Thursday, October 19, 2006

song of the week: made up lovesong #43

Every so often, a bunch of things will collide in my head at the same time and cement themselves inseparately together. Around two years ago Bob Dylan’s Idiot Wind, Allen Ginsberg’s Howl and Curtis Hanson’s truly wonderful Wonder Boys became accidentally but happily stuck together for ever more, making each one better than it was originally because of their associations with the others. I won’t bore you with the details, but mention of any one sparks off such a precise set of emotions, pinpoints a particular afternoon in a particular point in my life and succeeds in charting the gap between then and now so acutely that it makes me feel more of a person.

Last Saturday night presented me with an equally beautiful and surprising collision. I had just finished watching Pawel Pawlikowski’s ‘My Summer of Love’. The script and performances are flawless, but not in that dull, earnest, conservative way of, say, L.A. Confidential (another very good Curtis Hanson) but in a gloriously chemical way, where they become more than the sum of their parts. And never has the English countryside looked so exotic than through the eyes of the film's Polish director - I only wish it existed in reality. My Summer of Love is funny - very funny - bittersweet, sad and blissful, and like Wonder Boys, has taken an unexpected residency in my top ten favourite films.

Alongside this, having lost Wuthering Heights the day before, I had headed to the library on Saturday morning and, for reasons I quite can’t work out, borrowed Julie Burchill’s Sugar Rush. A well observed story of teenage infatuation with a very astute, yet affectionate look at the relationships and power games between girls, it stars two of the most successfully drawn characters I have ever met. So move over Margaret Atwood – I’ve never really thought you were all that anyway.

I wasn’t that far through Sugar Rush and I was already feeling rather cheated that my piece of salacious, disposable trash was turning out to be a work of brilliance. How can a teen book, transformed into cringey Tatu-inspired soft porn for middle-aged men in the late night slot on Channel 4 be so good? How can any book that name checks Samantha Mumba, Jerry Springer, Craig David and Reese Witherspoon within the first four pages be a work of understated genius?

I was half way into a glass of wine when Kim and Maria ‘Sugar’ Sweet had bunked off chemistry to play the arcades on Brighton Pier. Our heroine, Kim, was trying desperately, and failing, to beat up her friend in a game of Tekken, when she realised that her feelings for Maria may not be limited to friendship. And then it happened.

Turned down low on my stereo came a little playground keyboard riff, mobile phone beepings, and a weird slowed down sample like a fairground carousel, coming to a halt, fresh from Brighton Pier... and then Alex Lloyd of The Guillemots sang:

I love you through sparks and shining dragons, I do,
now there's poetry, in an empty coke can.
I love you through sparks and shining dragons, I do,
now there's majesty, in a burnt out caravan.

You got me off the paper round, just sprang out of the air,
the best things come from nowhere, I love you, I don't think you care.

Yeah, I know, it’s cheesey, and a bit dumb, and rather overdone, but so is falling in love when you’re fifteen.

My Summer of Love, Sugar Rush and The Guillemot’s jubilant Made Up Lovesong #43 manage to evoke the dizziness and excitement of first love so instinctively that you feel drunk on love enjoying them. But while all three pretend to be about the object of love – this single amazing person who flies into your life, dismantling all that was there before and building a shiny new home for you and them for everandeverandeverandever etc – they are really about how first love is seeing yourself transformed, and is as much about how you perceive yourself magically changed by the influence of another person, as it is about how you feel about them.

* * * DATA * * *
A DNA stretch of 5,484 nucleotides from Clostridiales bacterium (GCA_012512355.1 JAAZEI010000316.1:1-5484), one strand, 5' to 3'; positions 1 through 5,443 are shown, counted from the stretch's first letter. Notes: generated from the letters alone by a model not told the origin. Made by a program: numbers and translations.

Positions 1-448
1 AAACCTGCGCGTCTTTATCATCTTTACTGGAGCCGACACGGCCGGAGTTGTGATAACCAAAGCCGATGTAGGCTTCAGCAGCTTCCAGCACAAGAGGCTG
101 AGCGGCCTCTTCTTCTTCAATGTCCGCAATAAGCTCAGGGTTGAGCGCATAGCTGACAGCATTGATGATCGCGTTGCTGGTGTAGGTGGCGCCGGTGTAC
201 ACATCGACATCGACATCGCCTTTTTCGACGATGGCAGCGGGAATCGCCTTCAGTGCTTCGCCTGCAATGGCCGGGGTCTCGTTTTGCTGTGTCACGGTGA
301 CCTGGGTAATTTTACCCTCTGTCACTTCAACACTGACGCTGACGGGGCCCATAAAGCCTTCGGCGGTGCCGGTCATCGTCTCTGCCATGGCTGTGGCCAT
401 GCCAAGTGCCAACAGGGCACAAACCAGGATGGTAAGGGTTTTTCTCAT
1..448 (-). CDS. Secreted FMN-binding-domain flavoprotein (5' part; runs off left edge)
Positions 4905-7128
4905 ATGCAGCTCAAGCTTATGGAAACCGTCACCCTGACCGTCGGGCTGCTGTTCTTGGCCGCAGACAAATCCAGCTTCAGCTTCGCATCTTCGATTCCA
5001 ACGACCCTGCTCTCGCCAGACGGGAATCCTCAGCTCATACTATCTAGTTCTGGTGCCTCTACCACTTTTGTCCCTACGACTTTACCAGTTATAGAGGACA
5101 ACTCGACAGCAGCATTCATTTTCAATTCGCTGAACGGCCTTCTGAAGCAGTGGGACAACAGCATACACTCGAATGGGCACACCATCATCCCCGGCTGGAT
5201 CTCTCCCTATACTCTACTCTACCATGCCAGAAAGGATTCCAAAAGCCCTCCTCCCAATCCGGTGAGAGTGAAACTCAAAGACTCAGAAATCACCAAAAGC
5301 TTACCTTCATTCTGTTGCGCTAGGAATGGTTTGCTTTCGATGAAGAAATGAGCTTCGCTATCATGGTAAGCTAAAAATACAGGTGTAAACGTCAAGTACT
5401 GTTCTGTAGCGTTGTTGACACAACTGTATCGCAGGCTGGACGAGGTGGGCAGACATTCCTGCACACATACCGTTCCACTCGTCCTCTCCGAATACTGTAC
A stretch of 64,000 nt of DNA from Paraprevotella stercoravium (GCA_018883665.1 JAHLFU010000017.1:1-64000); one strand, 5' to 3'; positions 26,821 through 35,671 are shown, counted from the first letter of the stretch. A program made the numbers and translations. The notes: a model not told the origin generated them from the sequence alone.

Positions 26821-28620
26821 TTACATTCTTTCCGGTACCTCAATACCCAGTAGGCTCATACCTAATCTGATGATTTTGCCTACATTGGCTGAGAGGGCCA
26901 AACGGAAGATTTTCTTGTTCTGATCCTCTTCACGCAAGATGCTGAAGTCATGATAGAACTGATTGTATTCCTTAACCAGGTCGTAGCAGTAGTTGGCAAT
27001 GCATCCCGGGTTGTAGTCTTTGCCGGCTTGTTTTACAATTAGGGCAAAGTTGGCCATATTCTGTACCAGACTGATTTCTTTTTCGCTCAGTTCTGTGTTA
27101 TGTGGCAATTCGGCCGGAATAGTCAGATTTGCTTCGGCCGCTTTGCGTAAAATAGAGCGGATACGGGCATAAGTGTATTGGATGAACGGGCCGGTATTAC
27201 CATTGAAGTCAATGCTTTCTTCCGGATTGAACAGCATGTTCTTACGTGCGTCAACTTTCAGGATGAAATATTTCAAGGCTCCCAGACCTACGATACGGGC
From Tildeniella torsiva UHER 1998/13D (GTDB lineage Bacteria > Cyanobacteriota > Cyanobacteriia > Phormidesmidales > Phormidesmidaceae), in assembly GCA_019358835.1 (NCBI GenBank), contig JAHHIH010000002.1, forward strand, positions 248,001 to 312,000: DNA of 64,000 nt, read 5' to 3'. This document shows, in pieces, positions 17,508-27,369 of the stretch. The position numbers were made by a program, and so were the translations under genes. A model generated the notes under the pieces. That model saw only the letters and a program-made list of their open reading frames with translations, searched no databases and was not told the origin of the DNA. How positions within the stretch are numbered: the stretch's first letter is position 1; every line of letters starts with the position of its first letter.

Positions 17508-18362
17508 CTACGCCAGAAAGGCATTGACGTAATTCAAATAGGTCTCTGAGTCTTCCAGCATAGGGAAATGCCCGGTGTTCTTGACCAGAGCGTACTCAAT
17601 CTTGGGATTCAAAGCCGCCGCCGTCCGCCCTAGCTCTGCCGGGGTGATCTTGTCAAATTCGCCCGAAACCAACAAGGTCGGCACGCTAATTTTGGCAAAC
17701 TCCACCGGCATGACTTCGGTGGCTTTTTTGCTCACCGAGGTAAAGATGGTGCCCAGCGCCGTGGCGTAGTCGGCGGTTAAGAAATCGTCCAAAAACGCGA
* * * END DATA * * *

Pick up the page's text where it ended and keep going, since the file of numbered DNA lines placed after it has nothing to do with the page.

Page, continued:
I think one of the reasons love is such an addictive buzz is not just because you've met someone wonderful, but because it poses the possibility that you might actually be lovable. And even if the other person doesn’t love you back quite as hard as you’d like, you still feel more than you are - because you must be somebody great and romantic, bold and tragic, superhuman and majestic to feel this much.


At 22 October, 2006 22:32 , Blogger paddington said...

Sorry, this is probably not the most intelligent or relevant question to ask about your post, but do you really not think much of the English countryside? Do you not think it has a certain exoticism - or exoticisms plural, given the huge variety of landscapes on such a small island? Looking from the top of Great Gable, down through the criss-crossed stone walls of Wasdale, over the no-man's land of the Cumbrian coast to the Irish Sea and the Isle of Man and the always-misty Solway Firth - I don't think there's anywhere in the world that can quite match that...

At 23 October, 2006 20:18 , Blogger darling vicarage said...

I find the countryside sightly tedious, probably because my mother romanticised it into this gloopy syrup during our caravaning holidays. I enjoy the idea of the countryside and wish I could love it as much in practice, but I itch and squirm too much. I've always preferred power stations, shopping centres and railway stations to get my kicks. I have rarely sat in a place of unadultered natural beauty and felt nothing besides total alienation. But sit me in a revolving restaurant above a smoggy city and I could weep.


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